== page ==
Exploring Multiraciality, Power, Privilege, and Oppression: A study on how multiracial students navigate their relationship(s) to socio-political power structures in higher education

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There is limited research on the experiences of Multiracial college students (Matsumura, 2017). Current Multiracial narratives within higher education focus primarily on personal identity exploration. Far fewer study how Multiracial students maneuver through socio-political power structures. The literature has also not considered how other Multiracial people might influence how Multiracial students come to understand their position(s) within these systems. This study examined Multiracial students’ connection(s) to socio-political power structures within the United States by asking the following question: How do Multiracial college students, who interact with other Multiracial people, navigate their relationship(s) to power, privilege, and oppression?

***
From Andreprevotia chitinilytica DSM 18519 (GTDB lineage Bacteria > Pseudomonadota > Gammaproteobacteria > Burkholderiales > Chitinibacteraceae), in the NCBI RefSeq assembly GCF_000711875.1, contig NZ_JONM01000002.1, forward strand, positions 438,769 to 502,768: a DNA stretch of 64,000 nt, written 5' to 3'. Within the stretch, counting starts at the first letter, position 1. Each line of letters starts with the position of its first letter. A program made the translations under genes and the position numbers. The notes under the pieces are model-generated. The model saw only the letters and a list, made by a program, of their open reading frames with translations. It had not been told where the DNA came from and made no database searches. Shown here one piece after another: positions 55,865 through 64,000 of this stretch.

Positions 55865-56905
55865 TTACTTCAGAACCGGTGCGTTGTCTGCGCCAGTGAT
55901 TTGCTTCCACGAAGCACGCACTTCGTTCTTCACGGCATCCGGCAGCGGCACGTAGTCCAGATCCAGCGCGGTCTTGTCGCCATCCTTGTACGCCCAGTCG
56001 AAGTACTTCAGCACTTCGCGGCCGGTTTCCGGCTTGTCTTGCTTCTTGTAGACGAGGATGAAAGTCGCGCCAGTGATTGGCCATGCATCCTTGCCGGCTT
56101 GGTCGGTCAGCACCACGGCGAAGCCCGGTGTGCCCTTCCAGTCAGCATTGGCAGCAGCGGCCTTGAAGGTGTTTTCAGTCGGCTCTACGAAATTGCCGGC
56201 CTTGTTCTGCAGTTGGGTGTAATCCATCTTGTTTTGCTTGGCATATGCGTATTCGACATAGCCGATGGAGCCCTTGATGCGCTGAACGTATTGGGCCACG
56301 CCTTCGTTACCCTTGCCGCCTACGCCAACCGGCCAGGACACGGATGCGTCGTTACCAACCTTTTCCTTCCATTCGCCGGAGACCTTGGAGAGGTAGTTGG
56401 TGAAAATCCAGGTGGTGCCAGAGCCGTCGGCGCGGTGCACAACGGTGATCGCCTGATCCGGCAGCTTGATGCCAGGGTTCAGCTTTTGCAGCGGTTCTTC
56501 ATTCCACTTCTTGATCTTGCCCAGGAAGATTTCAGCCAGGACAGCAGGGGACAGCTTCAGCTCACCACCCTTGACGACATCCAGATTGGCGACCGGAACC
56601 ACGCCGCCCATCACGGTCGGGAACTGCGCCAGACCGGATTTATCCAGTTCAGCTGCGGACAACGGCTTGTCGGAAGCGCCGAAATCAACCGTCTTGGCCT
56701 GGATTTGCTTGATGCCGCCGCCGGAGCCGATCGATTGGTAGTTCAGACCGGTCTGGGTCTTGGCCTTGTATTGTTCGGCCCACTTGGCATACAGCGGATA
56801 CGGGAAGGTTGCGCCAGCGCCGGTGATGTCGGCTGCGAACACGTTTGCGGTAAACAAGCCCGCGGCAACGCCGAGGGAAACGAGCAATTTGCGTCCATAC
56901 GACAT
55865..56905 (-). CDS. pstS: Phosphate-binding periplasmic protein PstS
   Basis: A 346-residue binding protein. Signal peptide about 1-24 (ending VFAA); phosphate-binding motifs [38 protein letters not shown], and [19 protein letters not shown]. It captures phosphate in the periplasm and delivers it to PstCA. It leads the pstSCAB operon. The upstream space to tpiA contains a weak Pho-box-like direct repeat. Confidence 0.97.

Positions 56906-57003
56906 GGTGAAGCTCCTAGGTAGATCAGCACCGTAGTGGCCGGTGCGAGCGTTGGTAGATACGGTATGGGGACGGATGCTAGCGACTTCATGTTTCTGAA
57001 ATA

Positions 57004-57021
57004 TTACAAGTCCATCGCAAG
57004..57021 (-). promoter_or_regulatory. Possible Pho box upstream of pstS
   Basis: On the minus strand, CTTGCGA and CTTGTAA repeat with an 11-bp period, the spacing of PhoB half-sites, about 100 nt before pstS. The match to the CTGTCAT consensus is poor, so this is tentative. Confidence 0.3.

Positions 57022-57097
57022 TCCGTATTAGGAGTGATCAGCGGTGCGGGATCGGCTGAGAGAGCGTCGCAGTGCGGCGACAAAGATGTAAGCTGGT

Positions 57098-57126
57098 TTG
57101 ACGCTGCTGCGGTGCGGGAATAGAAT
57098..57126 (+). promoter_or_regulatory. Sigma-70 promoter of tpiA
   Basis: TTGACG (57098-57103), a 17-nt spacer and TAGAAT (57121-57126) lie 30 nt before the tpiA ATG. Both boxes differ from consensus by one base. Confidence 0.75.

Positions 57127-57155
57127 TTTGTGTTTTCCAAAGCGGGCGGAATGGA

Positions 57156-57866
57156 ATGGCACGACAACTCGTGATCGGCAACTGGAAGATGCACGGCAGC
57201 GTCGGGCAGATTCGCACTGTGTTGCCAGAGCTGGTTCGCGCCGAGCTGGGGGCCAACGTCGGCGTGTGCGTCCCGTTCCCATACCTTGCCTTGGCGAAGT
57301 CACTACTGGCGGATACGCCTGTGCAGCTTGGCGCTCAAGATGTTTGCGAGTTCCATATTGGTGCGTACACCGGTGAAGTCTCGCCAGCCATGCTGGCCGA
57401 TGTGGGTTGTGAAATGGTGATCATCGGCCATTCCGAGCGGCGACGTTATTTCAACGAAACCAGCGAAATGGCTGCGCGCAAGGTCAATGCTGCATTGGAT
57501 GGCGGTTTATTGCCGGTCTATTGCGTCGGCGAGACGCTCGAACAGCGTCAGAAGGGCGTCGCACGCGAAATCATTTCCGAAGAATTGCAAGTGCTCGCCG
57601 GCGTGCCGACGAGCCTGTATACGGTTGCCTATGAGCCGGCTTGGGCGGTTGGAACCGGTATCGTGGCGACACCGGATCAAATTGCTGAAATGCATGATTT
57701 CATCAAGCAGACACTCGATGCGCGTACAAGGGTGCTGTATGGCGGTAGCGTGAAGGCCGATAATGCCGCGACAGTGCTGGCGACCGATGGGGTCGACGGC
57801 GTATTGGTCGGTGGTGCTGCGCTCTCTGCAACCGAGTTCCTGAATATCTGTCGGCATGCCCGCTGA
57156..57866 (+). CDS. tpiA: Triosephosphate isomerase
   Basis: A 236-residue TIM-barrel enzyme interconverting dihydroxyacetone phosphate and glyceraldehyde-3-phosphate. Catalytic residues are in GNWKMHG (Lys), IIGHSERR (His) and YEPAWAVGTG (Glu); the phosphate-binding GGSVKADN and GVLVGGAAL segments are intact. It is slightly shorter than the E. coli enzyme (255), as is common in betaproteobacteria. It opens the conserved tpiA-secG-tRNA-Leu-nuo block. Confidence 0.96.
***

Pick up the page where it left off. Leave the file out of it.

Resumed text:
The findings from this study indicated that Multiracial students are navigating their relationships to power, privilege, and oppression within an anti-Blackness, anti-Multiraciality white supremacy paradigm by developing an understanding of the monoracially dominant paradigm they inhabit, coming to understand the roles that are placed on them as Multiracial people within this paradigm, and rejecting notions that constrict their ability to live as a Multiracial person. The findings suggested that Multiracial students are navigating this landscape by finding and/or creating community, maintaining friendships with Multiracial peers, and developing confidence in creating a core way of being.